Atkinson Case Illustrates the Importance of Having the Trustees Follow the Provisions of the Trust Agreement
An estate plan that is designed to minimize transfer taxes often involves the establishment of one or more trusts. For example, an irrevocable life insurance trust may be created to own and be the beneficiary of life insurance so that the insurance can be excluded from the estate of the insured and the insured's spouse. A "bypass" or "credit shelter" trust may be created to utilize the estate tax exemption of the first spouse to die and exclude the trust assets from the estate of the surviving spouse. A grantor retained annuity trust (or "GRAT") may be created to transfer wealth during lifetime at a reduced gift tax cost. A charitable remainder annuity trust (or "CRAT") is often created where a client would like to use assets to benefit non-charitable beneficiaries, such as family members, for a period of years or for the lives of those beneficiaries, and would like the property to then benefit a charity or charities. These trusts, as well as others, are drafted to contain certain provisions designed to ensure that the trusts satisfy the requirements under the tax law necessary to achieve the intended tax results. What is sometimes overlooked, however, is that strict adherence to those provisions during the administration of the trust is also necessary. Failure to follow the terms of the trust may result in a complete loss of the tax benefits that the trust was established to achieve. This lesson was illustrated in the case of Atkinson v. Comm'r., 309 F.3d 1290 (11th Cir. 2002)
In Atkinson, the taxpayer transferred $4 million worth of stock to a trust intended to qualify as a CRAT. One of the requirements under the tax law for a trust to qualify as a CRAT and therefore entitle the transferor or her estate to a gift or estate tax deduction for the remainder interest passing to charity, is that not less than 5% of the initial fair market value of the trust assets must be paid at least annually to one or more persons. Accordingly, the trust terms provided that, during the taxpayer's life, she was to be paid an annuity from the trust equal to 5% of the initial fair market value of the trust assets, and the payments were to be made quarterly. On the taxpayer's death, the trust was to pay the annuity to four individuals for their lives, if they elected to pay their share of estate taxes due at the taxpayer's death. After the death of the last of these individuals, the amount remaining in the trust would be donated to certain charities. Despite the trust terms, no annuity payments were actually made to the taxpayer during her life. Upon her death, the amount of the undistributed annuity was included in her estate, and the estate took a charitable deduction for the value of the remainder interest. The IRS disallowed the deduction, arguing that the trust was not a valid CRAT because the trust failed to make the required annuity payments to the taxpayer. The Tax Court agreed with the IRS, explaining that it is not sufficient to establish a trust with provisions that satisfy the CRAT rules, and then ignore those provisions during the trust's administration. As a result, no deduction was allowed, despite the fact that the failure of the trustee to pay the annuity to the taxpayer in no way injured the charities receiving the remainder interest.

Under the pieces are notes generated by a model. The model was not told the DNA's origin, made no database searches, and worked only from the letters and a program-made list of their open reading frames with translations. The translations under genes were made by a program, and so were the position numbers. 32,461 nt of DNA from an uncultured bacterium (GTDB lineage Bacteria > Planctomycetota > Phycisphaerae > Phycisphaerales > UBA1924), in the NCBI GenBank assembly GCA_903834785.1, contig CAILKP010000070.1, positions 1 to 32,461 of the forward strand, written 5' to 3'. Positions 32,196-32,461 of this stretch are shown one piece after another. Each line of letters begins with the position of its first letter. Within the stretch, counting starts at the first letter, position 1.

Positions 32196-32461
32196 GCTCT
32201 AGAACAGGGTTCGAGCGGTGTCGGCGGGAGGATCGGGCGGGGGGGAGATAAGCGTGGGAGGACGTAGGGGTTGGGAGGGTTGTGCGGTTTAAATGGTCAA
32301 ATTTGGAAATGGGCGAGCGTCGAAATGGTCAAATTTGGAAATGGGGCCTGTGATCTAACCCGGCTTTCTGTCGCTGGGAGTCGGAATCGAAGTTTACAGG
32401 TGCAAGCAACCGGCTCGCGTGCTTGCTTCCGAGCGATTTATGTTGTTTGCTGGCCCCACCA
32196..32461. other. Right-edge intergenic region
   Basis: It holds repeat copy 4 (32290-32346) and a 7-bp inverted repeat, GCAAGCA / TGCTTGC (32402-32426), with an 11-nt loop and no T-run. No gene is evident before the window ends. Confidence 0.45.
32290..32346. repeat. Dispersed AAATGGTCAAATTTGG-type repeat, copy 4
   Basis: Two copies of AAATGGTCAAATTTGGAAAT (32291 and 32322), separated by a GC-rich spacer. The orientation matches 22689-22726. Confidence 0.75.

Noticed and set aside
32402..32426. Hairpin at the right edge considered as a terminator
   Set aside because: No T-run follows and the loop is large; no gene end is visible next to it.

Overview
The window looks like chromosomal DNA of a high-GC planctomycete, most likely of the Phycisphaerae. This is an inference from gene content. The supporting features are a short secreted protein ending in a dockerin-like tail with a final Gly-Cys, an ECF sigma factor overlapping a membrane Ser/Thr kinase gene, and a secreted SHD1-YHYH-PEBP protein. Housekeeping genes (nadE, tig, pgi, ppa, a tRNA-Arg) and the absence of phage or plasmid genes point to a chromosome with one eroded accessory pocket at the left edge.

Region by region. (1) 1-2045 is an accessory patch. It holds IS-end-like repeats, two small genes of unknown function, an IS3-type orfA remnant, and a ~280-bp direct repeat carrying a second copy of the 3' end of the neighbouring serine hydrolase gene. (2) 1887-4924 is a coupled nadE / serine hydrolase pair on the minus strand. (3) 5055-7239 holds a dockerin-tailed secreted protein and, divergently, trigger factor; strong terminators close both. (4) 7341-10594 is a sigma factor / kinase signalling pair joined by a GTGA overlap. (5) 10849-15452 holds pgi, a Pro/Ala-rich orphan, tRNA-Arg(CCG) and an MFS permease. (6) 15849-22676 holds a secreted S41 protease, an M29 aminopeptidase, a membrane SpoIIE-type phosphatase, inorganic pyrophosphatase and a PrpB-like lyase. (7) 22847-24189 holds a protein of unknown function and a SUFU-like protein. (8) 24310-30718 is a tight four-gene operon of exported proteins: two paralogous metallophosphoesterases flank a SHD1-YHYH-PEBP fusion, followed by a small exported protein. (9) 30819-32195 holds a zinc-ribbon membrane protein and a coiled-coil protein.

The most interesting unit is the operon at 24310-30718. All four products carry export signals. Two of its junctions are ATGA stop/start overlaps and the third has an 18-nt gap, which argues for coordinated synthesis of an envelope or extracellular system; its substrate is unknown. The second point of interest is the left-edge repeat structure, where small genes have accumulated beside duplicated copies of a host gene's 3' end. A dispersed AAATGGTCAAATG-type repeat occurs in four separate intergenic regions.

Although the Atkinson case involved a CRAT, it should be viewed as a stark reminder that the terms of any trust must be followed during administration in order for it to achieve its intended results. For example, life insurance trusts and "bypass" or "credit shelter" trusts usually contain provisions designed to exclude them from the surviving spouse's estate, such as providing that, if the spouse is not only a beneficiary but also the trustee, then discretionary distributions may be made to her for "health, education, maintenance and support," and providing that trust assets cannot be used to satisfy a legal obligation to a dependent. If, upon a challenge by the IRS, it is found by a court that the spouse treated the trust assets as her own and ignored the distribution standard and other restrictions in the document, the trust assets may be included in her estate when she dies and the tax objectives of that trust may therefore be completely defeated. Where a trust provides for annuity payments to be made, such as a GRAT or, as in the Atkinson case, a CRAT, the trustee should ensure that the payments are actually made (and that the checks are cashed by the recipient). In addition, this case can be viewed as a reminder that the provisions of any estate planning document, not just a trust, should be followed to avoid losing the intended tax benefits. Failure to do so can defeat the objectives of even the best planning and drafting.